Geeksburgh Blogpost #7
June 15, 2015
I have taken a bit of a break from blogging as I have been busy working, gardening, and rehearsing the play Hamlet.
Yes! I’m Geeking out over HAMLET!!!!!
Yes, that’s right, Hamlet, The Prince of Denmark, by William Shakespeare.
Is this possible you ask? Is this relevant to Geek culture you ask?
(Hamlet and Laertes in the famous duel.)
I can hear some of you groaning. Shakespeare isn’t everyone’s cup of tea, however, I would offer a thought on this. Shakespeare permeates Geek culture, although you may not be aware of it. There are several references I can think of right now just from Hamlet.
(Hamlet and Horatio, near the end of the play. “Horatio, tell my story.”)
From Start Trek: The Next Generation, Picard quotes Hamlet to Q in the episode “Hide and Q” trying to defend humanity.
“What a piece of work is man! How noble in reason, how infinite in faculties, in form and moving how express and admirable, in action how like an angel, in apprehension how like a god!” (II.ii.304-308).
From Star Trek VI: The Undiscovered Country
CHANCELLOR GORKON: “I OFFER A TOAST. THE UNDISCOVERED COUNTRY…THE FUTURE.”
– EVERYONE: “THE UNDISCOVERED COUNTRY.”
– SPOCK: “HAMLET, ACT 3, SCENE 1.”
– GORKON: “YOU HAVE NOT EXPERIENCED SHAKESPEARE UNTIL YOU HAVE READ HIM IN THE ORIGINAL KLINGON.”
When you watched that movie, did you understand why that quote was so appropriate? Did you know what the title of the movie meant? If you had read or seen Hamlet, you may have and I promise you it enhances your appreciation for Star Trek when you understand the references.
From that same movie comes this quote:
CHANG: “TICKLE US, DO WE NOT LAUGH? PRICK US, DO WE NOT BLEED? WRONG US…SHALL WE NOT REVENGE?” – THE MERCHANT OF VENICE, ACT III, SCENE I
I was fortunate enough to act in The Merchant of Venice 2 summers ago. I was in the scene where Shylock says these lines to my character Salarino and another character after we have teased and berated him. Shylock felt pushed to his limits by the anti-Semites in Venice. He felt he had no choice but to demand his pound of flesh. The similarities to the Klingons are even more obvious the more you read.
Of course we know that Jean-Luc Picard spouted Shakespeare quotes often and Data attempted to understand humanity better by acting in Henry V.
(Ophelia pretends to faint to draw attention away from her secret. Her father, Polonious, rouses her.)
Star Trek not your thing? How about Harry Potter? The Hogwarts Choir sings this during The Prisoner of Azkaban.
“DOUBLE, DOUBLE, TOIL AND TROUBLE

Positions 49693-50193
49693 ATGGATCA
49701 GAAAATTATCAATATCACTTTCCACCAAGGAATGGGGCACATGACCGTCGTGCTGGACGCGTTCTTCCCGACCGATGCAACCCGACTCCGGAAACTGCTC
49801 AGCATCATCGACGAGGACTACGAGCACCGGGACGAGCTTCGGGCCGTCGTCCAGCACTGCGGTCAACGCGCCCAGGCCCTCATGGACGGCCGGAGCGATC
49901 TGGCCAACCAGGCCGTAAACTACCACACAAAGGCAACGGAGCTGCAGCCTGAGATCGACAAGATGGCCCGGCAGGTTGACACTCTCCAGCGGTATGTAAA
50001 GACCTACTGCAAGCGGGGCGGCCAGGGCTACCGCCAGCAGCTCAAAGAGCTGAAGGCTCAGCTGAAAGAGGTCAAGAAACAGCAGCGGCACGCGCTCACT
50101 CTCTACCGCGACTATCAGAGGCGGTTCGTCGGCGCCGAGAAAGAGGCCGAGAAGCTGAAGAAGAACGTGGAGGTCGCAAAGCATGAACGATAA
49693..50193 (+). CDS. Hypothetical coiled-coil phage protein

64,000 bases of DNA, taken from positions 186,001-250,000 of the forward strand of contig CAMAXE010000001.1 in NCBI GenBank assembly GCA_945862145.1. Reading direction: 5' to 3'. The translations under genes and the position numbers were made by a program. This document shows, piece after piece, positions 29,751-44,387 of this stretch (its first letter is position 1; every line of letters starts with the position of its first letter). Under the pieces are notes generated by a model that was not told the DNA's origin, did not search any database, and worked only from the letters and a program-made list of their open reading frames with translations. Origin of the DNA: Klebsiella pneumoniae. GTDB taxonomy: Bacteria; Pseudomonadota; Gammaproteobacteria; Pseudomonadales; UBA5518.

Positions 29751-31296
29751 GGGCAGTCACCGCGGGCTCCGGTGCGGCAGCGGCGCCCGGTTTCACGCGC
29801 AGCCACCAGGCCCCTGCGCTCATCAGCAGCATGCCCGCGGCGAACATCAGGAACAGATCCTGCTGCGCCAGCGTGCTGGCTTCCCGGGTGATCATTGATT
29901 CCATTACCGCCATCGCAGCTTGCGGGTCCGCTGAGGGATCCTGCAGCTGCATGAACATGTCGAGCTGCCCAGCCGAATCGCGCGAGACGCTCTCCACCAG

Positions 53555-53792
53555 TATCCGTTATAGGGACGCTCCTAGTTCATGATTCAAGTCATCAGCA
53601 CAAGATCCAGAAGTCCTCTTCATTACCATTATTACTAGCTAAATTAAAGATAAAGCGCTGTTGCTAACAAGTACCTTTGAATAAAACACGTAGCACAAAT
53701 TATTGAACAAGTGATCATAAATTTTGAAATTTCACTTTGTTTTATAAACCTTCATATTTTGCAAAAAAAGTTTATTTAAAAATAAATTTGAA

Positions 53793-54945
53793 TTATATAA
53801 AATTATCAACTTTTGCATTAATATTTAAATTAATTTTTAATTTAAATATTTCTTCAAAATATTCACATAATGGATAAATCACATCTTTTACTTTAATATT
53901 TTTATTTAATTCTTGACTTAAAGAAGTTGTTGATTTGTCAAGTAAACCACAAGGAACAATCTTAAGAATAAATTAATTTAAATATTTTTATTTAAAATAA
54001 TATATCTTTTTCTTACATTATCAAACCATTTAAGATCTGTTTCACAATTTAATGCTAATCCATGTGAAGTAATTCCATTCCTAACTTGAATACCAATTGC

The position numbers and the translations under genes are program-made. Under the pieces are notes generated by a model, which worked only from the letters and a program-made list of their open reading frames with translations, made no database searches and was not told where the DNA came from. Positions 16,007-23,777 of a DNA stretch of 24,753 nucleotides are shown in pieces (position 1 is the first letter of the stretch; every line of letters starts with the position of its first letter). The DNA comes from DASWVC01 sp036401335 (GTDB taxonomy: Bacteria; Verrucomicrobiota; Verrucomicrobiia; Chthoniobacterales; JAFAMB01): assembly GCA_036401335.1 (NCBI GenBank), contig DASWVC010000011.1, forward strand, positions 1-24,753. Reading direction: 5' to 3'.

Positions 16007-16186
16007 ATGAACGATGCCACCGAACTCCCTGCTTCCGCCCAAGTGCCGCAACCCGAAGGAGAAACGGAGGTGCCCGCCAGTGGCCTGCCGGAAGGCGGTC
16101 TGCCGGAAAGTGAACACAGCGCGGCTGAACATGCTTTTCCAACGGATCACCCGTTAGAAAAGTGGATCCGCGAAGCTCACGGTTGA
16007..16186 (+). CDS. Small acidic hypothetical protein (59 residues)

FIRE BURN AND CAULDRON BUBBLE
DOUBLE, DOUBLE, TOIL AND TROUBLE
SOMETHING WICKED THIS WAY COMES.
EYE OF NEWT AND TOE OF FROG,
WOOL OF BAT AND TONGUE OF DOG,
ADDER’S FORK AND BLIND-WORM’S STING,
LIZARD’S LEG AND HOWLET’S WING.”
– MACBETH, ACT IV, SCENE I
Familiar? This is foreshadowing for the book/movie and if you know the play MacBeth, you know the weird sisters predict all sorts of things that happen, but not in the way anyone could imagine. This happens in Azkaban too. Sirius Black is thought to be stalking Harry, but hey wait, that’s not quite what’s happening. I portrayed a weird sister in MacBeth last October. It was dream role.
Here’s a pic of me.
From an even more classic book: Brave New World by Aldous Huxley takes it’s name from a famous quote from The Tempest. In the book John the Savage cherishes a banned copy of Shakespeare’s plays.
(The Queen has fainted. Hamlet calls for the doors to be locked and “there is treason, seek it out!”)
One final mention is Doctor Who. (If you know me at all, you know I’m a Whovian!) The 10th Doctor and Martha Jones meet Shakespeare in “The Shakespeare Code” as he’s writing Love’s Labors Won beset by a trio of witches. It’s perhaps one of my favorite versions of Shakespeare used in the world of science fiction. He’s portrayed as a genius, but also as a fairly regular man who swears and is attracted to Martha and driven a bit batty by the witches. The Doctor and Martha even mention Harry Potter and JK Rowling in this episode and use expeliarmus to defeat the witches. It’s a smorgasbord of references and quotes.
So, even if you didn’t understand Shakespeare in high school or you’ve been to one bad play that your sister did in college, or you just don’t think you would like it, I encourage you to attend a performance of a Shakespeare play. Before you go, google it for quotes used in scifi or fantasy or popular TV shows. This may help you pay attention if you are listening for lines are slightly familiar with already. Watch a modern interpretation on youtube if you think it might help. I promise you that once you understand it, you will start to enjoy it and then you will start to hear Shakespeare EVERYWHERE!
(Hamlet confronts his mother about her quick marriage on the heels of his father’s death.)
I interspersed video stills I pulled from the rehearsal video I took over the last few weeks. I played around with filters and enhancements. I hope to have someone video me this week so I can put up a bit of me treading the boards with the bard.
If you’re in the Pittsburgh, PA, area June 17-20, 2015, please join us at CCAC south campus in West Mifflin for Hamlet. Admission is free, but we are collecting non-perishable food items or taking donations. Thanks!
Thanks for reading!
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Thanks for the quotes
Paul Heath. The Hollywood News http://www.thehollywoodnews.com/2011/10/30/famous-shakespeare-quotes-caught-on-film/
Sean Hall. All the Galaxy’s a Stage: Shakespeare in the Star Trek Universe. http://public.wsu.edu/~delahoyd/shakespeare/star.trek.html